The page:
NIH’s Sequence Read Archive (SRA) is the largest, most diverse collection of next generation sequencing data from human, non-human and microbial sources. Hosted by the National Center for Biotechnology Information (NCBI) at the National Library of Medicine (NLM), SRA data is also available on the Google Cloud Platform (GCP) and Amazon Web Services (AWS) as part of the NIH Science and Technology Research Infrastructure for Discovery, Experimentation, and Sustainability (STRIDES) Initiative.
SRA currently contains more than 36 petabytes (PB) of data and is projected to grow to 43 PB by 2023. Though the value of this resource grows with each new sample, the exponential growth experienced over the last decade (Figure 1) threatens SRA sustainability. The storage footprint is growing more costly to maintain and the data more difficult to use at scale. The situation has reached a tipping point. SRA must be refactored to support FAIR data principles into the future.
Figure 1. SRA data has grown exponentially over the last decade.
NIH remains committed to the SRA and hopes to establish a long-range plan for sustained resource growth. Considerations include a model wherein normalized working files without Base Quality Scores (BQS) are readily available through cloud platforms and NCBI FTP sites, and larger source files and normalized files with base quality scores will be distributed on cloud platforms based on prevalent use cases and usage demands. Further details regarding data formats are available here.
It is critical that as an SRA user, you participate in the review and testing of proposed data formats and infrastructure by commenting on how these developments impact your data usage. NIH has prepared a Request for Information (RFI) that details planned developments and would greatly appreciate feedback from the scientific community.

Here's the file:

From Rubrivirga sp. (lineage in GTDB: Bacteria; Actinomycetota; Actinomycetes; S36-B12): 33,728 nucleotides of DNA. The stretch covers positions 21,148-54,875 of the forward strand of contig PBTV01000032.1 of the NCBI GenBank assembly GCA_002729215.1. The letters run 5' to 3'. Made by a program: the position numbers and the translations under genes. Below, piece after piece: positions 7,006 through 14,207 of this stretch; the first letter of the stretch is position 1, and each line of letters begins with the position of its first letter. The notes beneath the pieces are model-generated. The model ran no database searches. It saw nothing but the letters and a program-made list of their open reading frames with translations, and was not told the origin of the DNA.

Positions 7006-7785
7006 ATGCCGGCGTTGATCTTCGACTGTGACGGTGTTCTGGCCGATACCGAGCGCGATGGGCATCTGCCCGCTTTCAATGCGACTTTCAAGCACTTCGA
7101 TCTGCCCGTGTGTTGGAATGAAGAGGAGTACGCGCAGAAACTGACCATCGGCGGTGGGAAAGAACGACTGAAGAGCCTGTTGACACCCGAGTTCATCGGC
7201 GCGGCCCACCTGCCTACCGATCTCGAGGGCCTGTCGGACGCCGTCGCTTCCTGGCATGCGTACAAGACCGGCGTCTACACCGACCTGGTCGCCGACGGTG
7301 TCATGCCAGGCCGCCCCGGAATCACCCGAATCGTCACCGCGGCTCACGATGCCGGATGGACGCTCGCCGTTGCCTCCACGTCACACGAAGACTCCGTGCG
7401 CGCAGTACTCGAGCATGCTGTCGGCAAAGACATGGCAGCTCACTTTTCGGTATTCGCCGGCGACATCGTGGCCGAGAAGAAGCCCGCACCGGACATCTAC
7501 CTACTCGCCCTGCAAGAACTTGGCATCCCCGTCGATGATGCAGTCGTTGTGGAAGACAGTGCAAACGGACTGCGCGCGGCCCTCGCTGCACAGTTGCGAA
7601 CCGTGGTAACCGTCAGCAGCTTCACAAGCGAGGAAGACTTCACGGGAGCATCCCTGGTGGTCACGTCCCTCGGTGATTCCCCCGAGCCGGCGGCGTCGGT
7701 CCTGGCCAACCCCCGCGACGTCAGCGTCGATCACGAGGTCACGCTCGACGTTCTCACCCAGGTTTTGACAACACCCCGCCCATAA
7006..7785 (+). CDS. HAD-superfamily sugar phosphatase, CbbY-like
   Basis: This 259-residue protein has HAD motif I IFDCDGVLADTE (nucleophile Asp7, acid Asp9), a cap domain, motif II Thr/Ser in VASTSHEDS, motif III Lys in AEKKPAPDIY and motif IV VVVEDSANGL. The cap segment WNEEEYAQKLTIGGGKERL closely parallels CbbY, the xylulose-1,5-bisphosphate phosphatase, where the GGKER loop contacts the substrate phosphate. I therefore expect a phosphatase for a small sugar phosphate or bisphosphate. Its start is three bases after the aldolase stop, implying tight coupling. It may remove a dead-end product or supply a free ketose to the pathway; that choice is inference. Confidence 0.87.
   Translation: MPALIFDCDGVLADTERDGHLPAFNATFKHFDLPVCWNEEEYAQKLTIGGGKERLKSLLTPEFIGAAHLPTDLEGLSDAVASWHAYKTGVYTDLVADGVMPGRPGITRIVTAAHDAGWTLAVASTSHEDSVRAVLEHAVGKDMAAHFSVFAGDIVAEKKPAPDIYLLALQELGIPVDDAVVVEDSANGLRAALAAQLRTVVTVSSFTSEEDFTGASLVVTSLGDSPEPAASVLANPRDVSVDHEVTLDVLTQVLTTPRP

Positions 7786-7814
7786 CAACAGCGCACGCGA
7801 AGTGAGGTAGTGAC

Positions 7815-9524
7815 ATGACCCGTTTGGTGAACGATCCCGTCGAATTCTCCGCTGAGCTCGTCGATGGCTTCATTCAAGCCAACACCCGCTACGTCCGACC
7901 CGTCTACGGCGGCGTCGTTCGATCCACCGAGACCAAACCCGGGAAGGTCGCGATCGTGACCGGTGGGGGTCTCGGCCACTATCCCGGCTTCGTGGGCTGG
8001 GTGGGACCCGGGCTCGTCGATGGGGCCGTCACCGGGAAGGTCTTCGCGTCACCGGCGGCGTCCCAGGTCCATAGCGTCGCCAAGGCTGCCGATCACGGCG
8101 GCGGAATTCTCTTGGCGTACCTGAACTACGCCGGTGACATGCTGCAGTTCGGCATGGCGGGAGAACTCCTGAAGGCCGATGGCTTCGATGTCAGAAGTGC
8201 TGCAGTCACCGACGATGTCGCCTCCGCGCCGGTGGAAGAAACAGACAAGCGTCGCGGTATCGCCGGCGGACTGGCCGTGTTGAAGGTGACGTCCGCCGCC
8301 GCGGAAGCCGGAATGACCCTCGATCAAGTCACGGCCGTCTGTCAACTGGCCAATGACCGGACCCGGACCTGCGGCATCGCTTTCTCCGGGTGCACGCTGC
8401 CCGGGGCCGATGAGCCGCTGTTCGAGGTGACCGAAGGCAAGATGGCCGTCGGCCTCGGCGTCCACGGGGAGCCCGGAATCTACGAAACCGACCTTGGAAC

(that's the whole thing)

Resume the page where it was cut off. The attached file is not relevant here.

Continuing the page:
The RFI seeks comments from you on any or all of the following topics:
- How you are currently engaging with SRA, considering:
- Pipelines and tools you are using with SRA data.
- Formats of SRA data required for your current analyses, particularly whether and how you use BQS.
- The potential usability and usefulness of SRA normalized data format without BQS.
- Possible use cases for new formats with SRA read data stored in alignments without BQS.
- Specific value to you of having the original format (as submitted) SRA data available for research.
- Whether you are currently using or planning to use SRA data in the cloud and the factors influencing that decision, such as tools, components, or accessories that would facilitate using the data in the cloud.
- How the proposed hybrid model for SRA data storage and retrieval in the cloud would impact your current or future research workflows.
- Any other topics that NIH might consider to maximize the use and value of SRA in the cloud.
We encourage you to respond to the RFI to share your perspective so it can be factored into optimizing the solutions. This RFI is relevant to anyone interacting with SRA data in any capacity such as data generation, storage, submission, curation, analyses etc. Please submit comments electronically by July 17, 2020.